Caring for single-parent families

Christian single-parents live in two worlds. As a part of the church world, they are in the minority. As a part of the world outside of church they are the majority. Parenting is challenging enough with two parents – it can be overwhelming with just one.

It is important for church leaders and two-parent families to recognize the challenges single-parent brothers and sisters face. This is important for the health of the entire church and our witness to the communities we serve. As Paul reminds us, if one part of the body suffers, the whole body suffers as well.

Many of our single-parent families are struggling. This is not always easy to spot in a church environment. Worship services, educational times, and recreational events can form a deceptive picture. The real-life drama for many single-parents is challenging. It is not a matter of knowing how things should be. Single parents can figure out that their children should obey quickly as easily as their two-parent counterparts. The problem is not primarily information. Classes, books, and videos are not enough.

What is needed is biblical mentoring. Mentoring is not just instruction. It is hands-on, in-the-trenches working together to accomplish a common objective. Single parents need mentoring more than they need instruction.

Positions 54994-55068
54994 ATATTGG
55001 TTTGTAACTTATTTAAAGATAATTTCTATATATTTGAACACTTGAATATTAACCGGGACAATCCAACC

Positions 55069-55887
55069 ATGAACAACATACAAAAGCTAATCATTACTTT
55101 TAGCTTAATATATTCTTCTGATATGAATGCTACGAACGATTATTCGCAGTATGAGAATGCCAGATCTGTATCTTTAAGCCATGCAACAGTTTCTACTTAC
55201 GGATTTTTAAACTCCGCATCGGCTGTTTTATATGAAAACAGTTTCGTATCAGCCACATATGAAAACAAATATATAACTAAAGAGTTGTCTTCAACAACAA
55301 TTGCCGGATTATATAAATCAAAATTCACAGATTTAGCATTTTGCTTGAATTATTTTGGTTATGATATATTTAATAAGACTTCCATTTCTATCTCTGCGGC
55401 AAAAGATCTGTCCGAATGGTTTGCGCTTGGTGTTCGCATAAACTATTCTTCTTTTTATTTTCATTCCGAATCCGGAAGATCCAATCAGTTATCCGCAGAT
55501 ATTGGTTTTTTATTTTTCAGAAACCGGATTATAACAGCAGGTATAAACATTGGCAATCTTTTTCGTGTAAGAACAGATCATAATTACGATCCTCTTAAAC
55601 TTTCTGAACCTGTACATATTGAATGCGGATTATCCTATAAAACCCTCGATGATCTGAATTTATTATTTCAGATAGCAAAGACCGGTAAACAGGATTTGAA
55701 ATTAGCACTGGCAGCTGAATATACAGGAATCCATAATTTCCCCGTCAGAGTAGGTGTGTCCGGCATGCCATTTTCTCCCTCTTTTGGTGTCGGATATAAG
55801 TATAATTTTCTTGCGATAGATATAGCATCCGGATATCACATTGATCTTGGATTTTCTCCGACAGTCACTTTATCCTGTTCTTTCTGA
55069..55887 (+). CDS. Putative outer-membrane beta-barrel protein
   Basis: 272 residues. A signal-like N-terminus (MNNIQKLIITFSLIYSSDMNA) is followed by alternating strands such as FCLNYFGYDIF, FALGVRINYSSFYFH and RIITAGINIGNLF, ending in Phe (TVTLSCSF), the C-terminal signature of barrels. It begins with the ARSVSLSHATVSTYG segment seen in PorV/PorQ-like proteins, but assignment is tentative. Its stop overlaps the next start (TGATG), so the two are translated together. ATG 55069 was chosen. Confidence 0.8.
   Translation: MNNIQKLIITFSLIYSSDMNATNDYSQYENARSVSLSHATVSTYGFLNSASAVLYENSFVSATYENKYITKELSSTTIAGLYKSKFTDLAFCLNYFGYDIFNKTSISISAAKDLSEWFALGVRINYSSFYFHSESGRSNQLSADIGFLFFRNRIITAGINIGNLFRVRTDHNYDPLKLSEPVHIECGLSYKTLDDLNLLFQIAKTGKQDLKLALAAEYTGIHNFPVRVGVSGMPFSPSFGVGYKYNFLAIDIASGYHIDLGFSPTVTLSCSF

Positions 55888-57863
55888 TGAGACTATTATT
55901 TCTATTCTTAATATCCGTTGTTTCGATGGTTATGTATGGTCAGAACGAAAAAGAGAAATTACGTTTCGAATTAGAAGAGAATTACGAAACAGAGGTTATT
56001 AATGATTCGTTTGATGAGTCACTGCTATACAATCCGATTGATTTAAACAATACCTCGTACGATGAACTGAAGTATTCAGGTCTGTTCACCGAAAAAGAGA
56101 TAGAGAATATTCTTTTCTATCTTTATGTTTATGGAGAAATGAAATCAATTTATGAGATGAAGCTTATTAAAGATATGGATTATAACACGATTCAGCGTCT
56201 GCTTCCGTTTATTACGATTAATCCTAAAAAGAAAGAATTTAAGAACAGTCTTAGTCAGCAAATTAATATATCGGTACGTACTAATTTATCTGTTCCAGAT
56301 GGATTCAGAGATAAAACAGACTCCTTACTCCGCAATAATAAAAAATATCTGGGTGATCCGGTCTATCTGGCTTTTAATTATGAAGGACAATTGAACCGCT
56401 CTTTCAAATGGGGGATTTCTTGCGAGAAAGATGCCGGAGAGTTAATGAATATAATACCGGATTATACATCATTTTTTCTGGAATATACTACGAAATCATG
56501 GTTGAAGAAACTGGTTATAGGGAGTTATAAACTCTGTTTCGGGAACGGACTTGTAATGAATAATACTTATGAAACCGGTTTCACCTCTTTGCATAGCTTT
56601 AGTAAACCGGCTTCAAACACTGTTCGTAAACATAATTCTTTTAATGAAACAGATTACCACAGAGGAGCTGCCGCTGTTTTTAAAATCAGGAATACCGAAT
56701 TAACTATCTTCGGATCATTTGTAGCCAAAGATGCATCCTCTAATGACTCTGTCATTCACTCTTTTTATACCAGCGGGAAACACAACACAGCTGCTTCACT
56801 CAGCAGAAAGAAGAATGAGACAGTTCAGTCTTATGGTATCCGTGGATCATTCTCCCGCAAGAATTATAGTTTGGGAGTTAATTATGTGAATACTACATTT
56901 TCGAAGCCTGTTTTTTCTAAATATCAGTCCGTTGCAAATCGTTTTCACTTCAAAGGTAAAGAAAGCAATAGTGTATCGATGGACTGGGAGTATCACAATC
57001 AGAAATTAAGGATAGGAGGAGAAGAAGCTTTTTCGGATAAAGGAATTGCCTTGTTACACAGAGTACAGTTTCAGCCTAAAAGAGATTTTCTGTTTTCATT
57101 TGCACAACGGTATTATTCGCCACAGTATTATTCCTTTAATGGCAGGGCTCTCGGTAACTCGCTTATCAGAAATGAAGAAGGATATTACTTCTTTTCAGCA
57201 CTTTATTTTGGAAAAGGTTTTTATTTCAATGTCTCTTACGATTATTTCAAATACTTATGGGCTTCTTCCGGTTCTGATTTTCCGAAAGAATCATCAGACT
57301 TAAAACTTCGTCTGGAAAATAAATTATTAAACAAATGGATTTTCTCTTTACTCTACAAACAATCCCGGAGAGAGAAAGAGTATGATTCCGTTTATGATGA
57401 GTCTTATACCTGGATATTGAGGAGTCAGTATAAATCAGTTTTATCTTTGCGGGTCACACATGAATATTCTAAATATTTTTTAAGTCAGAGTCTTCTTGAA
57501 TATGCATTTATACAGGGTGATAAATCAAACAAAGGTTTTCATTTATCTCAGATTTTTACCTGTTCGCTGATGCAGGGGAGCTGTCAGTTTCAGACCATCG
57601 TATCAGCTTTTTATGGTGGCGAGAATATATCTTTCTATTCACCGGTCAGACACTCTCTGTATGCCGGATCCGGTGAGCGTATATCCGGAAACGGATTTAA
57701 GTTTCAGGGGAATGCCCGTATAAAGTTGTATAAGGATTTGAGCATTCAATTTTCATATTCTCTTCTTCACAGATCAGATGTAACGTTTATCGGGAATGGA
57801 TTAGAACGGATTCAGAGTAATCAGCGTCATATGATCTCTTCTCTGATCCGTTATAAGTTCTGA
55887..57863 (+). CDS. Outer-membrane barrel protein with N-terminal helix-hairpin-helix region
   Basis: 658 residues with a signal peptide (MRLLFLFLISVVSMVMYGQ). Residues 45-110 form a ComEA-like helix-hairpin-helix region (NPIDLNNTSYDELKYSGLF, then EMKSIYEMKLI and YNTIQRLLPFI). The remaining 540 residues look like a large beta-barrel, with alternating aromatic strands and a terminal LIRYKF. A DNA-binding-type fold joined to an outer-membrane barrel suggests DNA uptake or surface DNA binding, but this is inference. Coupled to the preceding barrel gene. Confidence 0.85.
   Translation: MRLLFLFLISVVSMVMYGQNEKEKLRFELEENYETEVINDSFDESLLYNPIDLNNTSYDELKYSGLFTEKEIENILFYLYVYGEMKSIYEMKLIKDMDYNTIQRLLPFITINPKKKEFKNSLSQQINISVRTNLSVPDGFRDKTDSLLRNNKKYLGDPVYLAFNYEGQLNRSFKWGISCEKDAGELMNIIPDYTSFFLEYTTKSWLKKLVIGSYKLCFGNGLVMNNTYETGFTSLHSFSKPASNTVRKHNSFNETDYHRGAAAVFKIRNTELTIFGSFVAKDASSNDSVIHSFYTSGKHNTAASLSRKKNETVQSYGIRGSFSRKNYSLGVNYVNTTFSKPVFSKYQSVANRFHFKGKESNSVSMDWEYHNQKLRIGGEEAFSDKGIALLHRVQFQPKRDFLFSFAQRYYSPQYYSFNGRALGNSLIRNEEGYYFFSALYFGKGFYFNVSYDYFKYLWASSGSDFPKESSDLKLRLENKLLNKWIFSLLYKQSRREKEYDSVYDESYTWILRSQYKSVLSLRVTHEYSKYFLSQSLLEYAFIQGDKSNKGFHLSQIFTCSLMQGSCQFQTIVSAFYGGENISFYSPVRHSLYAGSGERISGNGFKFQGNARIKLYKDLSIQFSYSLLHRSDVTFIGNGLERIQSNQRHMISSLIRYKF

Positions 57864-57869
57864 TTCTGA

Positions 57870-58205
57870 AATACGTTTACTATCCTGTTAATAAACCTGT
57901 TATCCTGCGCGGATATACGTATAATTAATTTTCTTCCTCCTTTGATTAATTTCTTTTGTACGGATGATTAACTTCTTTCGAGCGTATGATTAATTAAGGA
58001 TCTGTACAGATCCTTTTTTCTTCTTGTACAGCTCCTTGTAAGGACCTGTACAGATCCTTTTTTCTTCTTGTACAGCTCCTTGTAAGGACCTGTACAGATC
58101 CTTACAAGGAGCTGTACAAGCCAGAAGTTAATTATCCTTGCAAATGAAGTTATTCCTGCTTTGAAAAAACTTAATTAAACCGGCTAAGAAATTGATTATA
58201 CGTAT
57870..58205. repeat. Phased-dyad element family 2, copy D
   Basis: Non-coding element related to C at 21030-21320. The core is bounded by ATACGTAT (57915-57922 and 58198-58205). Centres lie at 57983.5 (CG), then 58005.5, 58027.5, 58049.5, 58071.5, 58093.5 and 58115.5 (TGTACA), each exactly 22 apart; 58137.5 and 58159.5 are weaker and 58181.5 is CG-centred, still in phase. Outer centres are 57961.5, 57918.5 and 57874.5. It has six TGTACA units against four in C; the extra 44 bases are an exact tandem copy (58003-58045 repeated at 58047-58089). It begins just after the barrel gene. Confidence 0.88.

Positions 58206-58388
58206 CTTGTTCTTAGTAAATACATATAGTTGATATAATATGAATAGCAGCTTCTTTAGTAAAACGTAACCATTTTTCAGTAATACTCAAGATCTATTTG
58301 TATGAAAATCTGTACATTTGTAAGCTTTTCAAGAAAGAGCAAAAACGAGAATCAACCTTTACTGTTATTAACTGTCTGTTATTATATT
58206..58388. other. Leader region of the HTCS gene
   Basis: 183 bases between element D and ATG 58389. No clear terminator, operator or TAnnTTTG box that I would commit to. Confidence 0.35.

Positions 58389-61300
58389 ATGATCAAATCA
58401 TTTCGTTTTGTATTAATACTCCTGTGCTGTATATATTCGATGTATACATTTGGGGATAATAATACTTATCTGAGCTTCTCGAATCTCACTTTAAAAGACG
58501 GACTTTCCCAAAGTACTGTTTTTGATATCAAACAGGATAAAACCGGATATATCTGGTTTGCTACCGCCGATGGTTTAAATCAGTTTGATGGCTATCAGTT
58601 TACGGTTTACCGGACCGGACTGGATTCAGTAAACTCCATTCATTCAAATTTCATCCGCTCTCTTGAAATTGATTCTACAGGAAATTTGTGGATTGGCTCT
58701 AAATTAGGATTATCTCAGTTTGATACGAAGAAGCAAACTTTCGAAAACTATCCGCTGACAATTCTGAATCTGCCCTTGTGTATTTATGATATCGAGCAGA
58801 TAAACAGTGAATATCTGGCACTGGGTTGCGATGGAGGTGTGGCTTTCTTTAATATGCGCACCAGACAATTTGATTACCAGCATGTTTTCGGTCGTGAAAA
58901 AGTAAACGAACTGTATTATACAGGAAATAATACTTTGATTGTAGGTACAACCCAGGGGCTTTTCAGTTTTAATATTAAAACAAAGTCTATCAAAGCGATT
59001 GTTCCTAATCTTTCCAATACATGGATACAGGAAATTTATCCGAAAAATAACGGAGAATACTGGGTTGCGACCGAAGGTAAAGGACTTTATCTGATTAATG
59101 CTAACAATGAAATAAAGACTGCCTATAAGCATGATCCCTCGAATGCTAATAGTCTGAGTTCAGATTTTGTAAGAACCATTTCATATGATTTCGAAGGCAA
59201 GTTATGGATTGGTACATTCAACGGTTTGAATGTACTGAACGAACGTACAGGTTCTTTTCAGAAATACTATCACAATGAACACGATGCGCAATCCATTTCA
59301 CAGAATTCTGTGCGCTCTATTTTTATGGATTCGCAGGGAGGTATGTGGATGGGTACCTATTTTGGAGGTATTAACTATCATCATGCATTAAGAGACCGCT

For example, authority is a particular challenge for single-parent homes. There is little positive reinforcement for authority in our culture. So a single mom who requires obedience is often challenged by children who believe they should be able to do what they want. Yes, it seems clear how to address disobedience. But to a single mom dealing with multiple children, tasked with multiple roles, what is clear can be as distant as the moon in terms of application.

This is where mentoring comes in. Churches need to step up and lovingly interview their single-parent families about how they can help. Notice, I said interview, not interrogate! Find out where the struggles lie. Assign folks to work specifically with single families. Text, email, talk frequently. Spend time talking with the family as a whole. Talk about disobedience. Role play particular problems to see how they can be addressed biblically. Be prepared to spend time that is costly.

Single-parent families are the most common type of family unit in our culture. If we are effective in evangelism, our churches will have an increasing number of single-parent families. We have some hard work to do. We need to show the love of Christ and the power of his gospel to all of the families God brings to us.

What I have outlined here only begins to address what is needed. Each family and each church is different. We must face the realities that single-parent families face.  We must do so with respect, love and sacrifice. Let us begin to really care for our single-parent families.


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